JURIST Guest Columnist Patricia DeGennaro, International Affairs Specialist and Senior Fellow at the World Policy Institute, says that the recent killing of Muammar Gaddafi sets a dangerous precedent of deposing dictators through military force over diplomatic efforts...
"We came, we saw, he died," said Secretary of State Hillary Clinton in one of the most flippant and least diplomatic comments heard in recent history. She, of course, was referring to the violent death of Libyan leader Muammar Gaddafi. She completely dismissed any calls for justice; there were no declarations by her or any other Western interventionist to honor due process within the rule of law. It almost seemed as if nothing else mattered beyond the US claimed success.
Sparked by protests in Tunisia, dictatorial leaders in the region are being removed through unprecedented peaceful protest despite responses of regimes like those in Bahrain, Yemen and Syria which respond by brutally imprisoning, torturing and murdering populations that want change. These demonstrations are not purely for democracy. They are being waged in hopes of changing an inequitable and unjust system, one that gives no rights to the individuals who want a voice in their future, be it economic, political or legal.
The West, and in particular the US Secretary of State, is missing this important point which is necessary if we are to ensure progress that is for the people, by the people in these countries. Instead Clinton did not waste time celebrating Gaddafi's murder. Following her lead, television outlets seemed overjoyed at the ability to parade the bloody, shirtless and seemingly deceased Gaddafi all over the airwaves. Adding drama to insult and injury, anchors did not quit. "Did they pull him out of a hole?" CNN's Wolf Blitzer asked the Libyan Ambassador to the US over and over again. American soldiers would be in jail for that behavior, but not American leadership. They applaud those responsible for Gaddafi's cruel death. It is exceedingly surreal.
Of course, it is the right of the Libyan people to rejoice in their newfound "freedom," which will hopefully turn into some semblance of order with civil, economic, democratic and judicial progress. It is not however responsible or acceptable for world leaders to mock someone's gruesome demise. From the Secretary of State on down, Senators and Republican presidential candidates took pleasure in American hegemony and the loss of life, apparently oblivious to the grisly pictures. Senator John McCain (R-AZ), a former prisoner of war who should by all counts know better, went so far as to put the leaders of Iran, Syria and even China on notice telling them they should not test American resolve because they could be next.
Instead of embracing engagement and robust diplomacy, the US seems to be too content with its excessive use of military power and coercive statecraft. Rule of law or just basic self-respect are secondary.
Like him or not, Gaddafi, like Saddam Hussein, believed that the US supported him in more ways than arms and oil exploration. Gaddafi gave up his nuclear program, although it was fairly nonexistent, and energy credits to normalize relations at the insistence of one American president only to find himself the literal target of another.
"We hope he can be captured or killed soon," spouted Clinton, basically calling on the Libyan people to assassinate a leader who ruled for over 40 years. At the forefront of this war was the administration's call for the "responsibility to protect." In Gaddafi's case though, he apparently did not deserve protection or trial. In all too many eyes, protection is sadly afforded to some but not "others" putting little room between the administration and the dictator they deposed.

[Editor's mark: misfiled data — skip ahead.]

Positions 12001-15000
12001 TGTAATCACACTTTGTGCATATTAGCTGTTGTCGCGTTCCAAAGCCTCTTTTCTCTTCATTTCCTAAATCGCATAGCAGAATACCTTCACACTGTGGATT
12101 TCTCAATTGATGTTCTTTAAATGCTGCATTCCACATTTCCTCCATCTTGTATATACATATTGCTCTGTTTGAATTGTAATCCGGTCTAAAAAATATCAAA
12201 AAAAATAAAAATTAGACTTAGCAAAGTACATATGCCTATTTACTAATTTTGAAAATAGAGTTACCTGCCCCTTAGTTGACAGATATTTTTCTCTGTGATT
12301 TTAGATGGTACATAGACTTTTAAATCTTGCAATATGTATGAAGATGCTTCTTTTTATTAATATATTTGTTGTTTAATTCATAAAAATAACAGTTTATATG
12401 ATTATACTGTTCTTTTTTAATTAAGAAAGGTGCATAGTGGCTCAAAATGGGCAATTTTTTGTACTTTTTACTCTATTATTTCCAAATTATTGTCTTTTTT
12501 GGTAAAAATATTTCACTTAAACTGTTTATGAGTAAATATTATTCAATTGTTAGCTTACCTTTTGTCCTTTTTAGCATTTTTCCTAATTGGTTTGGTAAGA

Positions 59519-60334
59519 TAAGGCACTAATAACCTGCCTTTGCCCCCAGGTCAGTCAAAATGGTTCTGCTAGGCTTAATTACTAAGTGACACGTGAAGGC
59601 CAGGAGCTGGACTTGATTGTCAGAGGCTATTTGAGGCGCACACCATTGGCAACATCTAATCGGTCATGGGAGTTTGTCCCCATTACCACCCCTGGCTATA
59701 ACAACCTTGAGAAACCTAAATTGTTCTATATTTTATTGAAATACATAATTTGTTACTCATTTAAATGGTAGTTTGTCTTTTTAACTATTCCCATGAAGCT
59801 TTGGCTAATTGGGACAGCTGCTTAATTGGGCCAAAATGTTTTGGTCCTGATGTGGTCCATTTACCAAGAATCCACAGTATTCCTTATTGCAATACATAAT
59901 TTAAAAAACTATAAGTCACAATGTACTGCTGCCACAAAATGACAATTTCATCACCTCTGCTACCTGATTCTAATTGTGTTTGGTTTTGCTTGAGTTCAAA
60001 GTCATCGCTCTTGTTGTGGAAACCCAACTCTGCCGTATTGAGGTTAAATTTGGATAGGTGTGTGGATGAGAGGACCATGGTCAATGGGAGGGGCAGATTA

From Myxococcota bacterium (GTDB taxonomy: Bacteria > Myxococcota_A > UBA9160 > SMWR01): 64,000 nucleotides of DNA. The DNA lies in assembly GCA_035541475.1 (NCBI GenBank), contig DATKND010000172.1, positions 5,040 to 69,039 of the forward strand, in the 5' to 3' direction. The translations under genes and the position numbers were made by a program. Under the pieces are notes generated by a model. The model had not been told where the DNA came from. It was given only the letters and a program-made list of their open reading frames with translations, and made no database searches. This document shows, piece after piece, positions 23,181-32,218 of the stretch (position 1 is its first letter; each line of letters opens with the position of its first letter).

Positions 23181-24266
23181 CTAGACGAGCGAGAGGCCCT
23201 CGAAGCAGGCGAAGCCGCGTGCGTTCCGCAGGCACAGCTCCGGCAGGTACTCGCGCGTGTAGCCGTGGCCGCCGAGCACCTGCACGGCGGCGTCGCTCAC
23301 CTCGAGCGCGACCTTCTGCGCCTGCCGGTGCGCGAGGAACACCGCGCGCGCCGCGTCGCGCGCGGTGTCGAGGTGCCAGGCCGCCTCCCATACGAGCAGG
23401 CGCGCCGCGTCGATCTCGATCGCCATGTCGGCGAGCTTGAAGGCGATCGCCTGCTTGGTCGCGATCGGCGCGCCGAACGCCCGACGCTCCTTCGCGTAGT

The world has shockingly become a society that favors some human life over others, blinding us all to brutality and outright murder. True, there are people that are criminals, but this is why there is the rule of law. As the Arab world embraces civil rights and democracy, it would do better to learn to honor the very rights that it is fighting for. As for the US, it must get serious about spreading human rights across the board.
This incessant need to create a foreign policy based on force must change. In July of this year, the Pew Global Attitudes Project reported that "in Turkey, Pakistan, Egypt, and Jordan, the belief that Americans and Europeans are hostile has become more common since 2006." The US call for, and then subsequent reaction to, the Gaddafi's death does little to counter this impression. The only way to respond to such a dishonorable sense of who Americans are is for this and every US administration to conduct foreign policy by holding steadfast to its own beliefs in democracy and the rule of law for all people and this, like it or not, includes dictators.
Patricia DeGennaro is the International Affairs Specialist and Senior Fellow at the World Policy Institute, and has published several articles on US foreign policy and national security topics. She is often an expert commentator for CNN, MSNBC, Al Jazeera, Fox News, BBC and various nationally and internationally syndicated radio programs. DeGennaro is also a regular columnist on the Huffington Post. She holds an MBA in International Trade and Finance from George Washington University and an MPA in International Security and Conflict Resolution from Harvard University.
Suggested citation: Patricia DeGennaro, US Response to Gaddafi's Death Sets Bad Precedent, JURIST - Hotline, Oct. 28, 2011, http://jurist.org/hotline/2011/10/patricia-degennaro-gaddafi-death.php.
This article was prepared for publication by Sean Gallagher, an assistant editor for JURIST's professional commentary service. Please direct any questions or comments to him at firstname.lastname@example.org